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Striptease clothing drive enrages local charities

Web campaign encourages young people to post videos.

A new national web campaign that encourages young people to post strip-tease videos of themselves as a way of raising clothing donations for homeless youths has quickly run into a firestorm of protest from some of the groups it is supposed to benefit.

A national network that serves homeless youth said Saturday it is reconsidering the controversial campaign after Catholic Charities and other outraged groups in Minnesota and across the country complained that the effort is inappropriate and exploits young people.

Virgin Mobile, one of the largest cellphone companies in the country, and the National Network For Youth (NN4Y), a Washington, D.C., lobbying group for more than 150 organizations that help homeless youth, decided last week to begin testing the edgy campaign.

They asked young people to post videos of themselves stripping to music. In exchange, clothing companies would provide donations of new clothes based on the number of times the videos were viewed.

Called "Strip2Clothe," the campaign carries the tagline, "You take off yours, we donate ours."

No full nudity was permitted, but organizers were hopeful the videos would still attract attention.

They did.

"Strip2Clothe" has sparked outrage among NN4Y's own members. Some groups say they were never consulted about the concept and are appalled by the idea of young people stripping as a means to get clothes for other young people. The organizations' names have since been taken off the site.

"It was a shock to everybody," said Trudee Able-Peterson, coordinator of outreach services at StreetWorks, a Twin Cities collaborative of outreach programs. "This is the message we send kids? That my granddaughter, who's 17, should strip to provide clothes for other kids?"

Rebecca Lentz, a spokeswoman for Catholic Charities, called it "distasteful and inappropriate and exploitative. We never authorized this nor were we ever approached to be involved."

Catholic Charities is one of Minnesota's biggest charities and runs Hope Street, a Minneapolis shelter for those aged 16-21.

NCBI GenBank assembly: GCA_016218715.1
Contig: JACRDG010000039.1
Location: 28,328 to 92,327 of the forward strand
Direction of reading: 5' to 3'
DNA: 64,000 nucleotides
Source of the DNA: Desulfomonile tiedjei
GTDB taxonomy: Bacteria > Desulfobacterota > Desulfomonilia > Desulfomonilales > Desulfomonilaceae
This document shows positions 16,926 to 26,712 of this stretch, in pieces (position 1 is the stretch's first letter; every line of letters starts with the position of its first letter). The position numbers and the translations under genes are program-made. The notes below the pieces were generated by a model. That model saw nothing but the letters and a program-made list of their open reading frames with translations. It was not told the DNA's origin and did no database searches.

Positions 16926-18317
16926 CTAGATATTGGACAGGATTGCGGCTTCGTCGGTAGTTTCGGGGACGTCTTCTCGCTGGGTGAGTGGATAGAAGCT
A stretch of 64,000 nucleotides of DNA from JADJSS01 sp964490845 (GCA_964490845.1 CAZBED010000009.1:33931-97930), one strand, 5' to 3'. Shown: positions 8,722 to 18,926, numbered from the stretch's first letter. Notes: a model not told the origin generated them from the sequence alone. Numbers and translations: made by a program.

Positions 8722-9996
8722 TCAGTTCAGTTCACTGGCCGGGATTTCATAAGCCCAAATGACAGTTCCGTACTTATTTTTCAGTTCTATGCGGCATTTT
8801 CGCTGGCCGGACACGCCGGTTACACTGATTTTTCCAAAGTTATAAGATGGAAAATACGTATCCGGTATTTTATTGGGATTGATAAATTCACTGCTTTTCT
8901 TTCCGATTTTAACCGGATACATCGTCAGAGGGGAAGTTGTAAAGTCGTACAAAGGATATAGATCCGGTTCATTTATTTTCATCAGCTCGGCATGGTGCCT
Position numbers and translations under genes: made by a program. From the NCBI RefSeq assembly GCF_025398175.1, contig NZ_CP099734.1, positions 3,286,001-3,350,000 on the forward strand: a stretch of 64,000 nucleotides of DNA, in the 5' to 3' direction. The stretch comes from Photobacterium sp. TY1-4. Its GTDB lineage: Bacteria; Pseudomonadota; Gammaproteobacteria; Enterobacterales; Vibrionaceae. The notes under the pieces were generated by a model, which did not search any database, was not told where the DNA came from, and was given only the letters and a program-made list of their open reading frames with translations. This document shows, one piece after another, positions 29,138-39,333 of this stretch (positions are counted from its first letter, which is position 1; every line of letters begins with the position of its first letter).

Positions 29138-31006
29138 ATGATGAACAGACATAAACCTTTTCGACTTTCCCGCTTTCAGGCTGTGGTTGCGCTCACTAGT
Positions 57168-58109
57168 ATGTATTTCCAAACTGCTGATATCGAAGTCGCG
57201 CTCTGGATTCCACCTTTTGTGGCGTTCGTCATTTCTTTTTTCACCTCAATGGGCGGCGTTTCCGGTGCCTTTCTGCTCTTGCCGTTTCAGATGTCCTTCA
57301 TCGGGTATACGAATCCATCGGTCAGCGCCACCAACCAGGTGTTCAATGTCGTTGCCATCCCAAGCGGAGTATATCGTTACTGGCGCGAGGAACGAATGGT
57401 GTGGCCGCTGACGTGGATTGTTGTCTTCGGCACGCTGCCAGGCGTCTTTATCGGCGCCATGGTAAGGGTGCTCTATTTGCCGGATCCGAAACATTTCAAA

The concept is especially jarring, Lentz said, considering that many kids on the street find themselves sexually exploited within a day or two of becoming homeless.

Victoria Wagner, chief executive of NN4Y, said the campaign has so far been limited and is being re-evaluated.

"It's unfortunate it's become so explosive," Wagner said. NN4Y is discussing the issue with Virgin Mobile and expects to have a resolution by Tuesday.

Virgin Mobile, which said it had established "good taste" criteria to keep videos "fun but not salacious," was more defiant.

"[We] believe that promotion [of the site] will result in thousands of new clothes being provided for those in need," spokeswoman Jayne Wallace said in a letter to the NN4Y dated July 9, which urged members to support the campaign.

Virgin couldn't be reached for comment Saturday.

According to a recent survey on homelessness, there are about 1,850 homeless young adults under 21 on any given night in Minnesota. About 14 percent of those had exchanged sex for food or clothing or other essentials, according to the October 2006 report by the Amherst H. Wilder Foundation in St. Paul.

Catholic Charities said it didn't know about "Strip2Clothe" until a staff member saw the organization's name on the website Tuesday.

At least nine Minnesota-based charities are part of NN4Y, including the McKnight Foundation, Lutheran Social Service of Minnesota, The Bridge for Youth and Ain Dah Ung Shelter Our Home.

The idea for "Strip2Clothe" came after a sucessful Virgin Mobile campaign called "TXT2Clothe," where an item of new clothing for a homeless kid was donated for each text message sent.

As of Saturday, there were 20 videos uploaded on the "Strip2Clothe" site, which the site claims had generated a total of 51,291 donations.

The top-viewed video shows a man from the waist down shielding himself with drawings of shorts and various undergarments. The video has triggered 327 donations, the site said.

The only "apparel partner" listed so far is American Eagle Outfitters, a national retailer of jeans, T-shirts and accessories targeting the 15- to 25-year-old market. It has several stores in Minnesota.

Do homeless shelters need more clothes?

At the Bridge for Youth, one of 161 groups and individuals that have signed a petition against the campaign, workers hand out clothing, but it's not a top priority, said program director Ann Gaasch.

"There is a need for clothing," Gaasch said, "but what youth need more than clothing is probably shelter and safety."

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